Boston — A FEW days after the premiere issue of Sassy magazine appeared on newsstands last month, editor Jane Pratt received a letter from a 13-year-old reader. ``The day she got the magazine, her boyfriend was pressuring her to have sex for the first time,'' Ms. Pratt explains. But because the girl had just read the cover story entitled ``So you think you're ready for sex? Read this first,'' she said ``no'' to him. ``She told us she didn't think she would have had the courage to say `no' otherwise.''
Pratt hopes letters like this signal a promising future for the controversial new magazine, aimed at 14- to 19-year-old girls. Patterned after a brash, highly successful Australian magazine called Dolly, Sassy intends to shake up the teen magazine market by treating in a forthright manner such sensitive subjects as sex, suicide, and AIDS.
``We don't leave anything out,'' Pratt says. ``We don't use euphemisms, and we don't apologize. Basically there's nothing of interest to teens I wouldn't publish.''
Some parents and educators may disagree with that philosophy, arguing that the candor in the cover story on ``Losing your virginity'' is offensive. Pratt defends the approach, saying, ``Readers are getting a lot of explicit information from us. But underlying that there's a very responsible tone. We're saying, `You don't have to rush out and do this.'''
Another article in the premiere issue deals with teen suicide from the perspective of friends and relatives of three teen-age victims. Pratt hopes the approach will ``deglamorize and deromanticize'' suicide. Next month she plans to run an article about a 19-year-old boy with AIDS.
Pratt, a poised, articulate brunette, came to Sassy after a stint as an associate editor at the now-defunct Teen Age magazine. At 25, she claims to be the youngest editor of a national magazine.
She describes her own adolescence as ``semi-smooth,'' adding, ``I don't think any teen-ager has a totally smooth adolescence.'' Her parents were divorced when she was 13. At 14, she went away to boarding school. ``I did a lot of things that seemed like major traumas at the time,'' she recalls.
The memory of those not-so-distant ``traumas'' makes her sympathetic to the challenges teen-agers face. ``They carry a lot of responsibility. They do the family grocery shopping - things that weren't true 10 years ago. The way families have shuffled around, they're carrying a lot of burdens.''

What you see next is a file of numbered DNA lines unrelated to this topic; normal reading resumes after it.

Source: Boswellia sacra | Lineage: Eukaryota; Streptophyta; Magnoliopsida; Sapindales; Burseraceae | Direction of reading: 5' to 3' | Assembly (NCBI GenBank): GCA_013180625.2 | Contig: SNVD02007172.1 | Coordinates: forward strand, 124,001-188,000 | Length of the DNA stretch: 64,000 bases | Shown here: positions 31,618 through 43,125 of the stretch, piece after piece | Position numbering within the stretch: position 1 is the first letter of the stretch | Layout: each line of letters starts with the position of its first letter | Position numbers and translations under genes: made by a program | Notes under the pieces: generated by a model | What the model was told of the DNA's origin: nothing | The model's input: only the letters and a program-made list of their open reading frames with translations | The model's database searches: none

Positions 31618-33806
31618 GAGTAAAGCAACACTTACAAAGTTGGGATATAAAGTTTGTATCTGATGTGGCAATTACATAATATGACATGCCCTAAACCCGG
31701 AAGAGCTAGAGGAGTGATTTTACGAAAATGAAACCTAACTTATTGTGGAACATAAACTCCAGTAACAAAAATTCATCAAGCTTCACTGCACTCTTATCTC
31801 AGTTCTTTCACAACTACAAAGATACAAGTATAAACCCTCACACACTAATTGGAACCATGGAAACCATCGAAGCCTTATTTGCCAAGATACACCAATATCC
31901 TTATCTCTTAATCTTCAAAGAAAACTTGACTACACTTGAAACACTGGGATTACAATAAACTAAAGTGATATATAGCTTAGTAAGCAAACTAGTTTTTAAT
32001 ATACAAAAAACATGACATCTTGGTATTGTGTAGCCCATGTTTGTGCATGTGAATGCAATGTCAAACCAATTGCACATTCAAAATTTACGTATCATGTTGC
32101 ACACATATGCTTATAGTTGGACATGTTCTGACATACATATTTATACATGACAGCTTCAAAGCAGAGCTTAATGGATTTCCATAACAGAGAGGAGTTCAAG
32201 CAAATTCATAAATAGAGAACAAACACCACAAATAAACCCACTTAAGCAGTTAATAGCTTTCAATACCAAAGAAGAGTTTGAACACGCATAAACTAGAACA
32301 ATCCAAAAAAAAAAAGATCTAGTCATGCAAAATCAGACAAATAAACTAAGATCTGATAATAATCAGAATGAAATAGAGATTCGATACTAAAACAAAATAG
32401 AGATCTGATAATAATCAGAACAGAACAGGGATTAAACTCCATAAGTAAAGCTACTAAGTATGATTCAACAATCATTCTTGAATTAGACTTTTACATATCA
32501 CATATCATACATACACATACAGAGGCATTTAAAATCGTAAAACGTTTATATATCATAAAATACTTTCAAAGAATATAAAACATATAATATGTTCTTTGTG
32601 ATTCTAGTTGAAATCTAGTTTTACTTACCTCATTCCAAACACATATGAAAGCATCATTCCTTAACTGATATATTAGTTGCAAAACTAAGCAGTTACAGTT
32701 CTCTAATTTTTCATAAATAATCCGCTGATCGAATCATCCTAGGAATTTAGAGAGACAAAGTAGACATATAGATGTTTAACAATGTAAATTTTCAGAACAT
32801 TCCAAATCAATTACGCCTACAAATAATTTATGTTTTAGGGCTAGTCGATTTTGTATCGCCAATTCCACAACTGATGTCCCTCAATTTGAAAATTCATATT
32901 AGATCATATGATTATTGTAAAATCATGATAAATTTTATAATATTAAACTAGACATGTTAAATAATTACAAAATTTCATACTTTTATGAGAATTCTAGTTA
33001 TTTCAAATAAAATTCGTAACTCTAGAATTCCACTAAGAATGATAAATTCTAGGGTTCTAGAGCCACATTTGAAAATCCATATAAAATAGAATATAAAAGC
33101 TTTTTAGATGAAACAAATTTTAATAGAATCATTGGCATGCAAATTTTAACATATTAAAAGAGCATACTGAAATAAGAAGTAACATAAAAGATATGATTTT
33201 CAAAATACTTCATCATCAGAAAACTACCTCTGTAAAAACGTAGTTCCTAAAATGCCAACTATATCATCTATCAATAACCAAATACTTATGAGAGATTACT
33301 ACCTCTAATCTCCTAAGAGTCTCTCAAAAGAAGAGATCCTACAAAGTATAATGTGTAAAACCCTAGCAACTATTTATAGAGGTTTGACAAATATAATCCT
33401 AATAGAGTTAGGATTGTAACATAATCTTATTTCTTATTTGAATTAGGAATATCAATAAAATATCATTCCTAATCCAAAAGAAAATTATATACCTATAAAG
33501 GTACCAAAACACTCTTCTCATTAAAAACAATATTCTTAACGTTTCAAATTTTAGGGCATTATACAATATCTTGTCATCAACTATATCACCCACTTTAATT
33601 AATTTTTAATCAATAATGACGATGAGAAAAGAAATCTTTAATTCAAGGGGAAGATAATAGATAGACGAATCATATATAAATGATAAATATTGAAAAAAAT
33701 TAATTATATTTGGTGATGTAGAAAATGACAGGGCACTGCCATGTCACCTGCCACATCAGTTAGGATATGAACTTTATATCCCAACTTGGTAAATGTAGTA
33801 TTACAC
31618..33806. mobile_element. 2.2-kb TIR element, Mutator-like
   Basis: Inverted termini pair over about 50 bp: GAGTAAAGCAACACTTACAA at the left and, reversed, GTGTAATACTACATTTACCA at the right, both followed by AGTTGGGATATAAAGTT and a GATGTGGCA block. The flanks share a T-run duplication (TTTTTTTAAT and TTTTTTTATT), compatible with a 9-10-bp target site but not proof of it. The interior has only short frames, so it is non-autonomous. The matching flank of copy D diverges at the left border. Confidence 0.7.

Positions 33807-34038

Many are from broken homes. ``There's also pressure to go to good schools, get good grades, and do as well as their parents have - even though that's very hard economically today.''
Girls also tell her about peer pressure to try drugs and sex. ``It's not just pressure from boyfriends to have sex, but from other girls, who say, `I've done it.'''
As Pratt talks to teens at shopping malls and rock concerts, she hears other youthful fears. ``They're concerned about friends talking behind their back. They're concerned about getting along with their stepfather. They're concerned about AIDS. So they have the same old problems teen-agers have always had, as well as new problems and pressures. They see them all as equally important.''
To counter the ``heavy stuff'' in girls' lives, Pratt includes features on fashion, music, films, and beauty. A makeover column in the first issue reflects her own views that teen-agers in general wear too much makeup. ``I'd like them to wear less,'' she says.
She also takes a strong stance against diets, calorie counts, and spot toning. ``All the teen-age magazines do articles on it. They may not realize the huge impact that has in terms of all the eating disorders teen-agers have. If I can have anything to do with stopping that, I want to.''
In addition to its frank treatment of subjects like sex and death, Sassy has shocked some parents and competitors by becoming the first teen publication to accept condom ads. ``It was done very intentionally,'' Pratt insists. ``The United States has twice as much teen-age pregnancy as countries where there is mandatory sex education in schools.''
At the same time, she notes, the magazine has turned down ``salacious'' advertising. She cites fragrance and fashion ads that ``promote sexuality in a very general way,'' such as Calvin Klein's ``Obsession'' and Donna Rice's ``No Excuses'' jeans.
Sassy is published by Fairfax Publications Ltd., which owns Ms. magazine. Pratt expects the initial circulation of 250,000 to grow to 1 million in five years.
Ira Garey, publisher of Seventeen, the leading teen magazine, says he plans no changes in editorial approach or advertising policies in response to Sassy. Citing the 1,800,000 circulation of his 44-year-old magazine, he says, ``We have had record-breaking circulation in 54 of the last 60 issues. As they say, `If it's not broke, don't fix it.'''
Then he adds philosophically, ``We'll let the reader decide whether they like the magazine or not.''